Tuesday, December 2, 2014

Redefining Disability Project ~ Post #7

Okay somehow I've got the numbering all screwed up for this thing. Last week I pulled question #6 instead of #5 so I'm backtracking a bit. So if you feel kind of lost, you are not alone. Anyhow here my answer to the question.
http://rosebfischer.com/2014/07/01/redefining-disability-an-interactive-blogging-project/




What are some significant moments/events in your life that connect to disability? 

Once again they are too numerous to count or pick just one. Whether it's facing raising five children under the age of ten from a wheelchair or being a caregiver for my terminally ill  husband after after my stroke are two of the biggest hurdles. I did fight my way back to standing on my own two feet again after my accident.  Although if you asked my family doctor, it was telling me I had arthritis of the spine after a decade of me raising my #2 daughter with JRA (Juvenile Rheumatoid Arthritis).

My most current event was my stroke. Although no one told me I'd had a stroke until three days after I was admitted to the hospital, I knew on some levels. But then again, it could have just been a TIA (Transient Ischemic Attack). This was me in denial, because the full paralysis took that long take hold. I had weakness and uncoordinated movement in my limbs until then. Once the blood vessel in my brain burst, there was no denying a stroke, because nothing worked.

I had some major concerns once it became evident that it was paralysis of the whole right side of my body...
  • How is this going to affect me in doing in the long run? (Care of others)
  • How could I take care of my husband now?
  • How could I make my deaf husband understand mutual needs and wants with a droopy face and no voice. I had to be able to form the words for him to read my lips.
I guess that has always been my saving grace when facing another disabling event, my ability to focus on others instead of myself. I mentioned it to family members just this past Thanksgiving. I possibly would not have achieved so much in adaptability and recovery if I only had me to think of.  But that's me, always putting others ahead of my needs. So in hospital therapy, I focused on these problems. I worked harder towards a solution. I'm still working harder for solutions for a way around what I can't do yet.

To date, I have not recovered the use of my arm, elbow, wrist and hand. Neither have I recovered my ankle or foot usage.  That's not to say, I'm not still working on these goals because I am, but they are lower in priority than my ability to communicate with my husband or being able to move around and care for my husband. Or for that matter, living independently.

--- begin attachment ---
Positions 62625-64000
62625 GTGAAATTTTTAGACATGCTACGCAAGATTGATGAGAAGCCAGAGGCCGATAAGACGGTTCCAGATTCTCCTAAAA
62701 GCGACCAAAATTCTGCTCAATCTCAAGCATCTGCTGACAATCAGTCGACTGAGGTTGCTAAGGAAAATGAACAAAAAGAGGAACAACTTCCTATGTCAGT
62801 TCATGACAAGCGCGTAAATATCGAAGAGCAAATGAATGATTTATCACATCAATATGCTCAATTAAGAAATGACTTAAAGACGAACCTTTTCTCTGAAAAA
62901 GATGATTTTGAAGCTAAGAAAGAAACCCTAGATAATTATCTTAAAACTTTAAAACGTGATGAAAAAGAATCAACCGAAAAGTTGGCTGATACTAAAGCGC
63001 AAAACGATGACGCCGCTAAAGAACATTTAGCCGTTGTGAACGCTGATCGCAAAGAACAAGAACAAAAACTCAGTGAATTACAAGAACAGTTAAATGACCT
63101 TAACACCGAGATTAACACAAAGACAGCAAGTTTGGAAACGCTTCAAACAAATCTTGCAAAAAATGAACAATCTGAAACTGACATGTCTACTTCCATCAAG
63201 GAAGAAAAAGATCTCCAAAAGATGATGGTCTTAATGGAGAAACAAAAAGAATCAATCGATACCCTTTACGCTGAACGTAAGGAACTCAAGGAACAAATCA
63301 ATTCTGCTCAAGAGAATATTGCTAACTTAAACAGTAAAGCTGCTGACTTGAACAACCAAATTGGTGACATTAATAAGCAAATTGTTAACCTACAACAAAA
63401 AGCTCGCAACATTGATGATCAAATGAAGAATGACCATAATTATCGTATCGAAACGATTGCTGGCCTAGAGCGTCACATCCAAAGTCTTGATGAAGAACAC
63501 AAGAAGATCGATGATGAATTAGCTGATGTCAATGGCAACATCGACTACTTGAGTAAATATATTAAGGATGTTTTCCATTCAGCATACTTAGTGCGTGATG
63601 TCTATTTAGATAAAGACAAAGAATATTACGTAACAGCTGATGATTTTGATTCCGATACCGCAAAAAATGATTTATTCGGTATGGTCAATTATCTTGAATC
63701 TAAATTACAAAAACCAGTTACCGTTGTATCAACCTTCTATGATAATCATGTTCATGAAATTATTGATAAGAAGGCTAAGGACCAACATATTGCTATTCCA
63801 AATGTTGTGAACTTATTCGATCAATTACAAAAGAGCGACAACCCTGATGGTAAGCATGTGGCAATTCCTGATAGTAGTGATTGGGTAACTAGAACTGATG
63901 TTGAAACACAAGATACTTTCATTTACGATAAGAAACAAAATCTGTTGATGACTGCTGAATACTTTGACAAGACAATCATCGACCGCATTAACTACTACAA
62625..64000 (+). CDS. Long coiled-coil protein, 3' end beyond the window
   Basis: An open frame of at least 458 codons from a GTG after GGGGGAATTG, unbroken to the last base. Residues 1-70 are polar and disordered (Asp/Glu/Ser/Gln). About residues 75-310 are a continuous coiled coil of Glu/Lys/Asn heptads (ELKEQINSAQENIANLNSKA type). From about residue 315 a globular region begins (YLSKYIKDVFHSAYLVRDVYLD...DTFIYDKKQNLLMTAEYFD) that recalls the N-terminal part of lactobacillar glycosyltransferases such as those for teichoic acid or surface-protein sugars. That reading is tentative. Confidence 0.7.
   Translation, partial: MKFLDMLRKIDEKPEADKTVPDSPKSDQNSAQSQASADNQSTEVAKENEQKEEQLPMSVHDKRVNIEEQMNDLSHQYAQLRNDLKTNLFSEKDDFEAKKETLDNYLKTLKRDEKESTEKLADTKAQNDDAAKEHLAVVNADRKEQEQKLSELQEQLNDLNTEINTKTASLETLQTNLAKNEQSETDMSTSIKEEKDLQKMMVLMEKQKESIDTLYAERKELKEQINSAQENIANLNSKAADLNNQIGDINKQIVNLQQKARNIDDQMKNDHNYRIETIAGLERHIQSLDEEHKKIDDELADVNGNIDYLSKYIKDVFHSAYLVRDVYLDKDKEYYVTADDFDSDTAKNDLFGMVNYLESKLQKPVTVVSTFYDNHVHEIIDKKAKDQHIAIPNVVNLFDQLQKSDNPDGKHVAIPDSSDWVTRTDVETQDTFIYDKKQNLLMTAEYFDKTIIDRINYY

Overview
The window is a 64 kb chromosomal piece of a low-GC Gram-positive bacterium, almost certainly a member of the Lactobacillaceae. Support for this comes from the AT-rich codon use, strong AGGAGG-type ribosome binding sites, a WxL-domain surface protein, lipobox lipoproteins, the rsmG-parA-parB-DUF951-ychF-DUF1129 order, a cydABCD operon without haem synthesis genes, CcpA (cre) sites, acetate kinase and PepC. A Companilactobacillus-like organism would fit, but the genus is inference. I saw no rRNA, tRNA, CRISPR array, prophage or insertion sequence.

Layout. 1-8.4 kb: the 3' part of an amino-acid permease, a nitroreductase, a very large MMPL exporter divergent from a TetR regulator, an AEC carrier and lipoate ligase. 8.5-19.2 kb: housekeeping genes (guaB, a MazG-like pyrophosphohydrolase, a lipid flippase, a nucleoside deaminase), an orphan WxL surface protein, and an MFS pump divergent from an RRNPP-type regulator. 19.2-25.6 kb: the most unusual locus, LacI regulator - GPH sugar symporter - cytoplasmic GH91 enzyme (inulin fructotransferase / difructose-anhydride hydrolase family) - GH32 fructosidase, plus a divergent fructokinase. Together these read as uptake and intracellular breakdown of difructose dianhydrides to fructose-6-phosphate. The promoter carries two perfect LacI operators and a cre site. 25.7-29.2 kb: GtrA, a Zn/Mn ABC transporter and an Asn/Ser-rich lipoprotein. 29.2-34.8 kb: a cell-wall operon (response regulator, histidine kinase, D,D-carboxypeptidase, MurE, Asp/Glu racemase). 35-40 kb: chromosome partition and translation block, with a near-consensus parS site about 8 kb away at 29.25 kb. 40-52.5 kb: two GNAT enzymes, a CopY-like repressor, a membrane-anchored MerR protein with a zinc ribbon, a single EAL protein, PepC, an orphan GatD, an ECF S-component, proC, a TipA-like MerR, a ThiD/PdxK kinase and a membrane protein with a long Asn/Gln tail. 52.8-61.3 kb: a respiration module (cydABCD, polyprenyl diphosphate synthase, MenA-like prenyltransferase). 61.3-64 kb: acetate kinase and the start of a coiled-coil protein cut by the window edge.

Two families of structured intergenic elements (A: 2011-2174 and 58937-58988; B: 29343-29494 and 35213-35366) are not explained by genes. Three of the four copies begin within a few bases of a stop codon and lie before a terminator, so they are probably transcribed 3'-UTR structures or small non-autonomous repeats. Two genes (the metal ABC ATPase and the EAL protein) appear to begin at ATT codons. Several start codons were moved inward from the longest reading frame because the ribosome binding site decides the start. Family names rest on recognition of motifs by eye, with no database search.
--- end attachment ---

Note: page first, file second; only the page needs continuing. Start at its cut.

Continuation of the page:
Sure there are hundreds of things I can't do yet single- handedly even with adaptation, but they are just not that important for me to do, or mind asking for help. For example, cutting my rabbits or guinea pigs toe nails. That's a two handed if not a two handed and a leg job. But I'm not ashamed to ask someone else to do it like the manager of my local Pet Supplies Plus, or my kids to do. It's not like asking someone to wipe your butt after defecating like with my husband. That is somewhat ego busting to have to ask someone to do for you. There are tons of things my husband can no longer do for himself so in terms of disabling events, he's got it worse than I do. See there's always someone worse disabled than you are. Count yourself lucky.

At times, I'm too tired to fight. Yes, you heard it here first. I'm not strong or super woman. I'm like everyone else facing a hurdle...do you jump it and go on, or do you stop. Sometimes it's really hard to cling with my fingernails to hold onto hope, optimism, and a positive attitude. 

Sometimes, I loose my grip on these things. It would be so easy to just give up and give in to the negative side. I call it my pity pot moments. I do try to put a time limit on these episodes, but sometimes, it will go on for days. See. I'm only human too. It's a cathartic break against overwhelming odds that I face daily. I'm not really giving up as much as letting things be. I tend to be depressed during these times too and spend most of my waking hours in prayer. 

Therein lies the difference between what I go through during this time and the way others go through a time like this. It has an end. When I come back to myself, my usual self, I'm reborn in spirit and rejuvenated to fight another day. I jump the hurdle. So what if I see another hurdle in my path. I'll jump it when I get to it not before. If you've ever watched this sport, occasionally you'll see a runner stumble and fall. If asked later what happened, they'll say they jumped a second too soon. Yes, I ran track in high school too... back in the dark ages when dinosaurs roamed the Earth.

Significant events or moments that connect to my disability, there are a ton of examples spanning forty years. These moments are only important because what I did to overcome it. In that, I rejoice and remember. Focus instead of what you are blessed with because it could always be worse.

Disability is a physical thing that alters your state of mind, don't let it.

3 comments:

Alex J. Cavanaugh said...

Just as long as you never get stuck in those down moments and really give up.

J.L. Murphey said...

Never! Remember I'm too stubborn to give up.

Rebecca Dutton said...

I love the photo of the Stop sign. It is a graphic display of how insurmountable a disability can feel at times.